FORCE advocates for families facing hereditary breast and ovarian cancer in areas such as access to care, research funding, insurance, and privacy.
The Preserving Employee Wellness Programs Act, H.R. 1313, was recently introduced in the U.S. House of Representatives. This bill would allow employer-sponsored workplace wellness programs to collect information from the employee about a genetic predisposition to, or existing disease, without violating the Genetic Information Nondiscrimination Act (GINA) or the Americans with Disabilities Act (ADA). FORCE and numerous other patient advocacy organizations vehemently oppose this measure and mobilized to fight the legislation. On March 7th, a letter expressing our grave concerns was sent to the House Committee on Education and the Workforce. The following day, the measure was approved by the committee with votes divided along party lines—22 Republicans in support and 17 Democrats opposed.
Due to intense pressure from the public and media, on March 22nd, we received word that the bill is "on hold" and will not move forward without revisions—including changes to the genetic information requirements. However, members of the House Committee on Education and the Workforce indicated that they will push forward with modified legislation aimed at resolving a perceived conflict between language in GINA and ADA, and the ability to implement employer-sponsored wellness programs. We don't believe that a conflict exists and will fight any legislation that weakens patient protections and doesn't reflect the concerns of the hereditary cancer community.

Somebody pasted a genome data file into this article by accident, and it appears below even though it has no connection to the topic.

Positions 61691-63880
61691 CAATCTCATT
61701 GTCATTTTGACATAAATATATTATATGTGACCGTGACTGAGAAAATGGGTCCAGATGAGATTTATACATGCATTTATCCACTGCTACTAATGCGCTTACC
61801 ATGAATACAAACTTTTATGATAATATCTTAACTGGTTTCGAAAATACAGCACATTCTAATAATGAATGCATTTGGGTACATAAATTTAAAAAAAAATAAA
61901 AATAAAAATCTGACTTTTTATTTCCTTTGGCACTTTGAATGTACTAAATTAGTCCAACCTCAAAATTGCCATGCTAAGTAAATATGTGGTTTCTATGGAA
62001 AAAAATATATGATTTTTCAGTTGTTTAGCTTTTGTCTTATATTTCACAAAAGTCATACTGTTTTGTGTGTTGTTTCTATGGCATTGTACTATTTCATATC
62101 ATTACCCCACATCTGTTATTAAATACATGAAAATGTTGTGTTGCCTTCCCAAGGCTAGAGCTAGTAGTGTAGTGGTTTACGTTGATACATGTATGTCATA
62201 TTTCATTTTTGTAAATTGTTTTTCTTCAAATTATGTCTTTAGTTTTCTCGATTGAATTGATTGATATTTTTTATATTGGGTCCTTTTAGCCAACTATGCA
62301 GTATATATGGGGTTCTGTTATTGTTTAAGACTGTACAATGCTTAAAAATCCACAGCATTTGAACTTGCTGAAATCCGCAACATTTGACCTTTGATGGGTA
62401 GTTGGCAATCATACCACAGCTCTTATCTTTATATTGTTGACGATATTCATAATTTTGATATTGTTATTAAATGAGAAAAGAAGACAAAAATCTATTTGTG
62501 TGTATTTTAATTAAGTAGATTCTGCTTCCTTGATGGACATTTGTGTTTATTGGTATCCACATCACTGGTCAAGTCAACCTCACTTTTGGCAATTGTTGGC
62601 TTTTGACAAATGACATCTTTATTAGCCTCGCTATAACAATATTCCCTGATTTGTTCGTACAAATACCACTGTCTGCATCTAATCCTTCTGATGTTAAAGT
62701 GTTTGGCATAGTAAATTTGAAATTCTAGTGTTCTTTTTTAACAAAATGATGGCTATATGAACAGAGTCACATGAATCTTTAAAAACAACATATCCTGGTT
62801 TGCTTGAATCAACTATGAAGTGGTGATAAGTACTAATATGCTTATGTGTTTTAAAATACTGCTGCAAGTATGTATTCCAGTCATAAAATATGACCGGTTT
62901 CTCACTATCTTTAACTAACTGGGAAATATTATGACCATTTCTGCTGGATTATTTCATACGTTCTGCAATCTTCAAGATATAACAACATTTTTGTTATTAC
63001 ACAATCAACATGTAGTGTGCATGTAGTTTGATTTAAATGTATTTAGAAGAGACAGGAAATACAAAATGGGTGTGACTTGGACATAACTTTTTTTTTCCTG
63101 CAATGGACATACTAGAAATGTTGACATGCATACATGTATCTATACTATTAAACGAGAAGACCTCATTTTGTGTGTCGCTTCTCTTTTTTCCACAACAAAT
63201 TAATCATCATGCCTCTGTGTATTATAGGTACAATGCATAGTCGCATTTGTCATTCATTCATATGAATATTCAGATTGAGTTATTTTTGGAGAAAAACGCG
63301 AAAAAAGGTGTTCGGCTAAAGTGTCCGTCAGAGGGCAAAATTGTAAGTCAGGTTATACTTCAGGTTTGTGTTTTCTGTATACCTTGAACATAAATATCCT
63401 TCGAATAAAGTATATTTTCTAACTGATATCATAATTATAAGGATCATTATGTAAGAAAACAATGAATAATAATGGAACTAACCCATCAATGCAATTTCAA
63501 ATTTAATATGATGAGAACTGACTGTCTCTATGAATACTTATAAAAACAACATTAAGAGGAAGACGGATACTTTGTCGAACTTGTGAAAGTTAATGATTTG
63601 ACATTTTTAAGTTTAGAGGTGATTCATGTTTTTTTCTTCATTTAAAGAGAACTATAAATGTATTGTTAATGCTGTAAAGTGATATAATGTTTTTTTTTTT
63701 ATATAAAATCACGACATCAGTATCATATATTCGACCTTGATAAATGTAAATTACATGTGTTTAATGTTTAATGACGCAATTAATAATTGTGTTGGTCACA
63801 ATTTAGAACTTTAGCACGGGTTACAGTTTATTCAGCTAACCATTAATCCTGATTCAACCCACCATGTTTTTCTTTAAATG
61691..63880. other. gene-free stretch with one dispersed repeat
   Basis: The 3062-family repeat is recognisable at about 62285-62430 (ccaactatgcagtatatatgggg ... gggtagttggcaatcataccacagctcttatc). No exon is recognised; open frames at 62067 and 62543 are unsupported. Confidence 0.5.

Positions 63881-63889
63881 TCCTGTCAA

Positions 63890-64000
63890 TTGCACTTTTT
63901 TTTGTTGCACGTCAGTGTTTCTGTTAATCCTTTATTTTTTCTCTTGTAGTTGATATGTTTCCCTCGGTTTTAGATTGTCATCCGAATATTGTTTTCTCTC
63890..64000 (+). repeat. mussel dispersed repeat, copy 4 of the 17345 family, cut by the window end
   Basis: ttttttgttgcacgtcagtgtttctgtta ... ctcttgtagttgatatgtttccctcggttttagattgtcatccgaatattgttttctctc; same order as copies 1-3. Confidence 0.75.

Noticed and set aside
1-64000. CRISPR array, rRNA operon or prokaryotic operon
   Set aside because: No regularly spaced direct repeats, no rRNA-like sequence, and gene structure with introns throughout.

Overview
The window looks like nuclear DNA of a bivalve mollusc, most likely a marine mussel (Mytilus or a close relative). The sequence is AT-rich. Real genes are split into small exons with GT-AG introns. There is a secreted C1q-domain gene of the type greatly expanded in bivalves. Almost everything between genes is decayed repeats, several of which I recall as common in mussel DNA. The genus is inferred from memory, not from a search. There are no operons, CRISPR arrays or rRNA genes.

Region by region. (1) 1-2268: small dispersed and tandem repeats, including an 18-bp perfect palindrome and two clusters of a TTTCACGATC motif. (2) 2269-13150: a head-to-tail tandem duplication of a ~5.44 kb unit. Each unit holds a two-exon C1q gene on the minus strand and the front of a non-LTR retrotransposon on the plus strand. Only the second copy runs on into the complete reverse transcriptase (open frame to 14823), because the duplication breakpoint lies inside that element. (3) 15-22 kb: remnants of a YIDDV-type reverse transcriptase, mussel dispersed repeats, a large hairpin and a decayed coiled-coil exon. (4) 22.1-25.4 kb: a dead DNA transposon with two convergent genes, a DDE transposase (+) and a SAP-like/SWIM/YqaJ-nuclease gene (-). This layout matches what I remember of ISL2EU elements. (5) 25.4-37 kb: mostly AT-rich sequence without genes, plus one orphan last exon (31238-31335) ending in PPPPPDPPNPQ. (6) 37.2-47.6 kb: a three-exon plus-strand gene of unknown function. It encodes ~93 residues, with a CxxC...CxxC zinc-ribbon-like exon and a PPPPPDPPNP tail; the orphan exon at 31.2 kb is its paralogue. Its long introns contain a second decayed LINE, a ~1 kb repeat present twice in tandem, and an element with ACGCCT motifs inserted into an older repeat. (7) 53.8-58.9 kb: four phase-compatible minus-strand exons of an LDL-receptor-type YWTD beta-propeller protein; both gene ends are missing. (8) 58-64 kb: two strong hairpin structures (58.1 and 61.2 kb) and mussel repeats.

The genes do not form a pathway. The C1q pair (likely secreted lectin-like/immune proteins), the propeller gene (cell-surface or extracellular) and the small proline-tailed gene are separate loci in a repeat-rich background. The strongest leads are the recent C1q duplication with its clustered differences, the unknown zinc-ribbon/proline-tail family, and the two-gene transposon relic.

Under H.R. 1313, none of the protections for health and genetic information provided by GINA or ADA would apply to a workplace wellness program as long as the program complies with very limited requirements. As a result, employers could mandate that employees undergo health screenings and/or genetic testing—or be faced with potentially thousands of dollars in penalties in the form of higher health insurance premiums. If an employer has a wellness program but does not sponsor health insurance, the employer could dock the paychecks of workers who refuse to participate. These financial penalties amount to coercion as many Americans cannot afford higher health insurance premiums or reduced pay.
FORCE was a key player in the passage of GINA in 2008, which prohibits a group health insurers from asking employees to reveal personal health or genetic information. We will oppose any efforts to weaken genetic protections now and in the future. In addition to working with a large coalition of groups opposed to this bill, FORCE is mobilizing Members of Congress to who are sympathetic to the needs of the hereditary cancer community. Stay tuned for updates on this important issue.
Check out our previous efforts surrounding GINA and wellness programs.